The Anti-Vaccination Movement is Dangerous Nonsense. PERIOD.
On Monday, New Jersey Governor Chris Christie took a break from being a schoolyard bully and brought his mighty intellect to bear on the subject of vaccinations. He called for “balance” in the vaccination debate and claimed that parents should have a “choice” on vaccinations. It’s unclear if this is simply a reflexive reaction of President Obama’s earlier call that parents get their children fully vaccinated, or if it is reflective of Christie’s actual beliefs. It matters little – either way, it is nonsense. Unfortunately, it is nonsense that seems to be increasing in popularity.
In a country where 42% of the people believe in creationism, that Americans are inclined to believe in nonsense is scarcely surprising. But nonsense comes in many different flavors. There is insulting nonsense. There is innocuous nonsense. There is utterly deranged nonsense. But the anti-vaccination movement is something more: it is dangerous nonsense. And the fact that we are dignifying this movement to the point where we speak of the “debate” over vaccinations is problematic. Let me be perfectly clear: there is no debate here. This is not a matter where reasonable people can look at the evidence and come to different opinions. This is a matter where one side is right and the other side is a mix of delusional and stupid.
The science on vaccination is not ambiguous. On one side we have countless studies showing no link between vaccination and autism. While some vaccines do carry a small risk of negative side effects, this is outweighed by the vast improvement in public health, and decreases in mortality from easily preventable diseases. On the other side we have the questionable claims of a doctor of shaky ethics, a few celebrities, and now, apparently Chris Christie. We have a cardiologist who somehow managed to graduate medical school while holding that the “flu kills just about no one.” We have people with the odd and puzzling belief that speaking out against the anti-vaccination movement somehow constitutes “hate speech.” This is not a debate.
The problem is that, while we frame this as a “debate,” the anti-vaccination movement is causing damage. The latest outbreak of measles at Disneyland – which shows no sign of abating – is simply the most recent example. The “choice” of over-privileged parents to forgo vaccinating their children is a choice that has wider consequences. Were the impact limited to their own families, this would be less of a concern. Unfortunately, that impact is not limited. Not everyone is unvaccinated by choice. Some are simply too young. Some are immunocompromised for any number of reasons. Those people rely on herd immunity – having a sufficient proportion of the population vaccinated to prevent the ready spread of disease. When vaccination rates drop too low, herd immunity is compromised, and those who are unable to be vaccinated become vulnerable. The vaccination rate required for herd immunity differs, depending on the disease, but in some communities, we’re already starting to see rates dip below what is required. And that is putting people’s lives at risk.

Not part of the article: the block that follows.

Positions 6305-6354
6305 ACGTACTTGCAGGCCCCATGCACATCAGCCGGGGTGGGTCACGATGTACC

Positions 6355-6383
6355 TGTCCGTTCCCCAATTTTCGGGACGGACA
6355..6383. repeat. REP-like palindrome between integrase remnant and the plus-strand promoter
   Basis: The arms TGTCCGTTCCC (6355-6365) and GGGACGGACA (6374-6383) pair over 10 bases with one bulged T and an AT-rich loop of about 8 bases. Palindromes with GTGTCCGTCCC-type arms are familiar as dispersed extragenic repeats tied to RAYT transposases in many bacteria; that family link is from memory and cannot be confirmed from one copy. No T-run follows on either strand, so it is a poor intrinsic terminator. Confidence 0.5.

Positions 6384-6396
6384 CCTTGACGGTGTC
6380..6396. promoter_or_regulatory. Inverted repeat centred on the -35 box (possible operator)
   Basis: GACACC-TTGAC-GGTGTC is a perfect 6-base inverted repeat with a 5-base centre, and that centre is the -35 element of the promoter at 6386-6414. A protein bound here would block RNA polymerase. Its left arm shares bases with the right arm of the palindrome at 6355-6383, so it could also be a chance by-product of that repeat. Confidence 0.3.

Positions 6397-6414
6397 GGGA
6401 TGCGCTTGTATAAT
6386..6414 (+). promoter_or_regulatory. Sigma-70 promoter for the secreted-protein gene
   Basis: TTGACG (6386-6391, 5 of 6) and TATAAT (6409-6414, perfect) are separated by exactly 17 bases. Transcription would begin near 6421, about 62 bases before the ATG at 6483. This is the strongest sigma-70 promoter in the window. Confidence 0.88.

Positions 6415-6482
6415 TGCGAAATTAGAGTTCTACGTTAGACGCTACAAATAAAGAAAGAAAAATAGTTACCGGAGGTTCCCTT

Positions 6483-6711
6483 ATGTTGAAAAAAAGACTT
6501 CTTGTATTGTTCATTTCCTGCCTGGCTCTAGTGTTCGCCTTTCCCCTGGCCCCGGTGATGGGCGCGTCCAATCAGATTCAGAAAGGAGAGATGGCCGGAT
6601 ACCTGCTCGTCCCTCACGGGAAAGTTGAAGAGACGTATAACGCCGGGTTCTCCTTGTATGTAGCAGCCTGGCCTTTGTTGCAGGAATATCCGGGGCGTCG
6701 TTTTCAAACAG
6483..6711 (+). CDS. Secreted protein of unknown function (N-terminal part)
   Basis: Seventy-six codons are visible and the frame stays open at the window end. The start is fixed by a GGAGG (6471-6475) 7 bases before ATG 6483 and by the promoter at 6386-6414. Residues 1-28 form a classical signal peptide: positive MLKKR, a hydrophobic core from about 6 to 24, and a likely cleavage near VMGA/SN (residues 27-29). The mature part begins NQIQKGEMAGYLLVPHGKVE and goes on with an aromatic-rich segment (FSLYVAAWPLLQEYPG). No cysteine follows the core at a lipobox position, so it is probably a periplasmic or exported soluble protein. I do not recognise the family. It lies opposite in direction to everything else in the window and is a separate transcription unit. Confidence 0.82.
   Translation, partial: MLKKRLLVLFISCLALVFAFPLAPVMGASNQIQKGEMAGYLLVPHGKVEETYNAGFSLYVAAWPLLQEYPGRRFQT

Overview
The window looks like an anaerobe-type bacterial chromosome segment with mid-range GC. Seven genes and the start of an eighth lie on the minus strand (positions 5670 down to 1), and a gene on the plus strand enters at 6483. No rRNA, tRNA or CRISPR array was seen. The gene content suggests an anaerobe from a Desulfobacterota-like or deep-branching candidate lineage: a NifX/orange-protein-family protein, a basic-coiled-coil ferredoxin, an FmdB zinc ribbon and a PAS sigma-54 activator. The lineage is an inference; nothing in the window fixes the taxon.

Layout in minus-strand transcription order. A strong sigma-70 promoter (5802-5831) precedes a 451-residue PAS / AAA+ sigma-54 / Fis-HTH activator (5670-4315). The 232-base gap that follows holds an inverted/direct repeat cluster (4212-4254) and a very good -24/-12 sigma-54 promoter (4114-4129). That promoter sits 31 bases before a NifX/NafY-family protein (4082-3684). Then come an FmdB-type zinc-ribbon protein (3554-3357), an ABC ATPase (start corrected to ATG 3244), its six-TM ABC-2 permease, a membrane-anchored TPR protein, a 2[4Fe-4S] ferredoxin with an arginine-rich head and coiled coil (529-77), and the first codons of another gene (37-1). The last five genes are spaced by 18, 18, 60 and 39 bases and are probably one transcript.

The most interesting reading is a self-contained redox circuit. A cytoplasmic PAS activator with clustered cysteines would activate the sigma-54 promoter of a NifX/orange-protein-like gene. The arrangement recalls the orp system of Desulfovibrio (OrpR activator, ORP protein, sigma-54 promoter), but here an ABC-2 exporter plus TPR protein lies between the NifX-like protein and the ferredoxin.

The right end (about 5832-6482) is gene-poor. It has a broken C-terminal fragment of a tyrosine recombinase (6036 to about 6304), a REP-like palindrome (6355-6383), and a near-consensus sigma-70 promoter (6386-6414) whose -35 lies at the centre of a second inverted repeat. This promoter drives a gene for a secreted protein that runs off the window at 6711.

This is disgraceful. Pseudoscience, for that is all the anti-vaccination movement is, should not be allowed to affect public health or public policy. Yet, when parents chose to leave their children unvaccinated, they are affecting public health. When a buffoon like Christie lends weight to the notion of “balance” and choice in the question of vaccinations, that make this movement all the stronger and all the more dangerous.
This nonsense needs to end. The notion of allowing for a philosophical exemption to vaccinations simply needs to be done away with. Have a philosophical objection to vaccinating your children? Neat. Keep them out of public school. Happily, we’re starting to see some movement in that direction. Is that enough? No. There’s also the beginnings of an argument for holding parents civilly liable if it can be shown that their failure to vaccinate results in an outbreak. Is that enough? Also, no. The rhetoric and arguments of the anti-vaccination movement are themselves much like a virus. And that virus must be eradicated. No, this isn’t a debate, when one side is so obviously and laughably wrong. But that side cannot be allowed to spread their stupidity without opposition.
The anti-vaccination movement is, of course, free to spew their nonsense far and wide. I would be the last person to suggest taking away someone’s free speech on simple grounds of idiocy. But their claims need to be vigorously countered and exposed for the rank and dangerous nonsense that it is.
Though it would be neat if idiots like Christie would, you know, learn to shut up when they don’t know what they’re talking about. I’m not holding my breath.
Image: Public Domain
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Akira Watts failed to graduate with a B.A. in philosophy from Amherst College and now does an assortment of IT related things. He has been writing a nebulously plotted literary choose-your-own-adventure work for the past five years. He lives in Santa Fe, NM with a small fish and a cat the size of a yeti. Before joining the team at Reverb Press, Akira was a frequent contributor at Truthout.org READ MORE BY AKIRA.